As a congressman, he said, he will work on legislation to provide assistance to cities, such as Chicago, that are fighting crime and gang violence. He has called for prohibiting people under age 21 from possessing handguns, making it a felony offense to threaten someone who refuses to join a gang, and requiring people convicted of defacing public property with graffiti to perform community service.

In Washington, Blagojevich ran into some early trouble. During freshman orientation, he headed over to what he thought was the Longworth House Office Building. It turned out to be the Library of Congress.

Then he failed in his effort to land on the Appropriations or the Judiciary committees, winding up instead with seats on the Government Reform and Oversight and the National Security committees.

© 1997, Congressional Quarterly Inc. All rights reserved.

Illinois - 7th District

Danny K. Davis (D-Ill.)

Born: Sept. 6, 1941, Parkdale, Ark.
Education: Arkansas A.M.&N. College, B.A. 1961; Chicago State U., M.A. 1968; Union Institute, Ph.D. 1977.
Occupation: Health care consultant; teacher.
Family: Wife, Vera; two children.
Religion: Baptist.
Political Career: Chicago Alderman, 1979-90; sought Democratic nomination for U.S. House, 1984, 1986; Cook County commissioner, 1990-97; candidate for Chicago mayor, 1991.
Capitol Office: 1218 Longworth Bldg. 20515; 225-5006.

By Congressional Quarterly

The third time proved the charm for Davis, who twice ran unsuccessful primary challenges to incumbent Democratic Rep. Cardiss Collins in the 1980s. A close associate of the late black Chicago Mayor Harold Washington, Davis claimed Collins was too close to the Chicago Democratic organization.

When Collins announced her retirement after 11 full terms, Davis -- a Cook County commissioner and former Chicago city alderman -- jumped into the race to succeed her. The best-known of the contenders, he immediately became a front-runner, thanks to his reputation as a forceful orator and strong defender of inner-city programs.

But his opposition to the Democratic organization, including a futile 1991 challenge to Mayor Richard M. Daley, came back to haunt him. The party hierarchy lined up behind other candidates in the primary, the winner of which would be all but assured of victory in the heavily black and Democratic district.

Many party leaders supported Chicago Alderman Percy Giles, who was expected to be a top-line contender but found himself ensnared in allegations linking him to an ongoing corruption scandal. Though he was not charged, his campaign was damaged severely.

With Giles wounded by the investigation and no other candidate able to catch on, Davis easily lapped a 10-person field to win.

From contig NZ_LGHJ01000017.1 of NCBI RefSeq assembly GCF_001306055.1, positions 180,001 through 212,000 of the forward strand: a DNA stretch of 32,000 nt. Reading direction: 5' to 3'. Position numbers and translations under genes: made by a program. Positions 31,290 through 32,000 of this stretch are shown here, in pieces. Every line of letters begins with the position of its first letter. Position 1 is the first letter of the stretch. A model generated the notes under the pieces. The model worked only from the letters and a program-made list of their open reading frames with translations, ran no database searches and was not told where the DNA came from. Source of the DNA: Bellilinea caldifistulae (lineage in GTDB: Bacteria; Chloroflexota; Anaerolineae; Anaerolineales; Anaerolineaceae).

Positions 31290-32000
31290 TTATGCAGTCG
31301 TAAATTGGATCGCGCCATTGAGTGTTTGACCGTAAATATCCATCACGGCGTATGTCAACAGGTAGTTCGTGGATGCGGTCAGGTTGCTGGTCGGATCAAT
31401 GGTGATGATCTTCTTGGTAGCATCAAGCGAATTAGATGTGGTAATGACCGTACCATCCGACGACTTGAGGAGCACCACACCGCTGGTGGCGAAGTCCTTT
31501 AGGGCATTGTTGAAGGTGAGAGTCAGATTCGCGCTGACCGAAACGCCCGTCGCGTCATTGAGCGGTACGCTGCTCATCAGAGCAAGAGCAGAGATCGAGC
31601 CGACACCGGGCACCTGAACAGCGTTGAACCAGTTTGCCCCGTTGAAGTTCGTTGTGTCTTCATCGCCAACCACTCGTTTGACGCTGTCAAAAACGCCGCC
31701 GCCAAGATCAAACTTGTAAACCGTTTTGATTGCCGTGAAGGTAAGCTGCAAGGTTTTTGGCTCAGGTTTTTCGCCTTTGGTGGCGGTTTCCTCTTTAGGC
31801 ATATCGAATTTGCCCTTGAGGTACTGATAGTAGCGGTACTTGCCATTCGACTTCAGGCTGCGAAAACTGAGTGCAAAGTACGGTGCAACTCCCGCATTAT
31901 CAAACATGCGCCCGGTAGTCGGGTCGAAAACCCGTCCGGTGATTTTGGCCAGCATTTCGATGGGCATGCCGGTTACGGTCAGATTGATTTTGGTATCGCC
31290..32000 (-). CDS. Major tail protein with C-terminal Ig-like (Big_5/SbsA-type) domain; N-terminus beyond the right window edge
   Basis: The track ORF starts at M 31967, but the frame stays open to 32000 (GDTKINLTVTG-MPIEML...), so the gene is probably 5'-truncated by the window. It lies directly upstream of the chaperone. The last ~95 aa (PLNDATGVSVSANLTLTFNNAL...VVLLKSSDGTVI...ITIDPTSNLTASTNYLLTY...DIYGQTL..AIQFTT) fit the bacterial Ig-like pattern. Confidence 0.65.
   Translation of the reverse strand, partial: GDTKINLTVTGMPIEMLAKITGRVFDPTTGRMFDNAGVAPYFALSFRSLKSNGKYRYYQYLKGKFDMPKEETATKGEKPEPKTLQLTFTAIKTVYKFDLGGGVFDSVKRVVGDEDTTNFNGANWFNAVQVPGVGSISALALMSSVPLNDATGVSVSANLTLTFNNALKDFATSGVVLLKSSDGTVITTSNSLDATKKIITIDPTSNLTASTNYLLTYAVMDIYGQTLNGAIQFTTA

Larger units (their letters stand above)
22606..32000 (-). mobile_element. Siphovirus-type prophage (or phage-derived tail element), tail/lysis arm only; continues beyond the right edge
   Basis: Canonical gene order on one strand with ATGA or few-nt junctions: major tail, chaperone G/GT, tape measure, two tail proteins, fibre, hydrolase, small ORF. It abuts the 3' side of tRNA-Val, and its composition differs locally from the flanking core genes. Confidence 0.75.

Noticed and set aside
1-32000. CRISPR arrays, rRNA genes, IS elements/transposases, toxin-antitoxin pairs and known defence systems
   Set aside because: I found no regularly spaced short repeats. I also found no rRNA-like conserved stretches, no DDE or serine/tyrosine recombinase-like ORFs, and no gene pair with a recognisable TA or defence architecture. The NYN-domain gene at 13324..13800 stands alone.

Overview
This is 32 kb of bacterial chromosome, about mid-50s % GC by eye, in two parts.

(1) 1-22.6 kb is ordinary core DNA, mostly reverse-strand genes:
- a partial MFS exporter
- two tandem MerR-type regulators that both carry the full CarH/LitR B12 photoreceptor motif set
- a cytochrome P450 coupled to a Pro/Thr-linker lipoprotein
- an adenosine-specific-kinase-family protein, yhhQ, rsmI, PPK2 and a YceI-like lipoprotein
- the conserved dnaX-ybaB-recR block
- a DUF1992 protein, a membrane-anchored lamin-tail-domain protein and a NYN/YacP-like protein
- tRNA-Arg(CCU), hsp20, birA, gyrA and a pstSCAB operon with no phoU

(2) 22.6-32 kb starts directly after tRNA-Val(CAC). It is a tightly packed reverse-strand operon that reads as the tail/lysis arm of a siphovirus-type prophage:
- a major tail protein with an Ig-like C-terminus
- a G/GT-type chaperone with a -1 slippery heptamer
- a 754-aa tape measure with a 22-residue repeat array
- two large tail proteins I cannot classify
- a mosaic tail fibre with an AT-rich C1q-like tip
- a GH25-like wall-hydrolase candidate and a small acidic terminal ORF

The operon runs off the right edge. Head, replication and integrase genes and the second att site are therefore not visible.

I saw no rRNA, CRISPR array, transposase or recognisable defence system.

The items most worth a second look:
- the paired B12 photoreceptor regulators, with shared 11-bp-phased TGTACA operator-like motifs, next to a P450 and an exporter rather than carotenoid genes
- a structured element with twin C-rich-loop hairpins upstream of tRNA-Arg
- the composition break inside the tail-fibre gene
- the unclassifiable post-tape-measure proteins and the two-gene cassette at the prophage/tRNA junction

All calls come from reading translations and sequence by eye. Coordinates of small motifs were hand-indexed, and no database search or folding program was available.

During the primary campaign, he touted his efforts to improve education, reduce crime, and spur economic growth. He was endorsed by retiring Sen. Paul Simon, Rep. Bobby L. Rush, and most of organized labor, including the AFL-CIO, United Auto Workers, Teamsters, and the Chicago Teachers Union.

In the fall, he had no trouble defeating Republican nominee Randy Borow, who called for tax cuts to spur economic growth in urban areas. Davis defended government-funded efforts to help inner cities and called for more federal funding for job training programs.

Davis is a down-the-line supporter of other government programs as well. He supports increasing federal aid to education and the AmeriCorps community volunteer program. He also called for summer jobs programs for youth, funding to schools for local anti-violence programs, and efforts to fight drugs in schools.

A liberal, he supports abortion rights, a single-payer national health care system, and legislation to prevent discrimination against gays and lesbians in the military, housing and employment. He opposes term limits and opposes taxpayer-financed vouchers to allow students to attend private or religious schools. He supports the Equal Rights Amendment, wants to increase job training for welfare recipients, and has proposed making federal elected officials subject to sexual harassment laws.

He said he would work to protect the environment and ward off cuts to Medicare, the federal health insurance program for the elderly and disabled.

But despite his decidedly left-of-center views, Davis said he wants to work with lawmakers on the other side of the aisle. He said this year's freshman class was more interested in finding solutions than in fighting the partisan battles that characterized the start of the 104th Congress.

A native of Arkansas who first came to Chicago in 1961, Davis is a former high school teacher and college instructor. He has worked as a health planner and administrator, has hosted a weekly radio talk show, and has a long history of community involvement in civil rights and housing issues. He co-chaired President Clinton's 1992 campaign in Illinois and was named by Clinton to the board of directors of the National Housing Partnership.

In the 105th Congress, Davis will sit on the Science and Small Business committees.

© 1997, Congressional Quarterly Inc. All rights reserved.

To purchase CQ's authoritative New Member Special Report, a comprehensive first look at the new 105th Congress, visit the CQ Mall.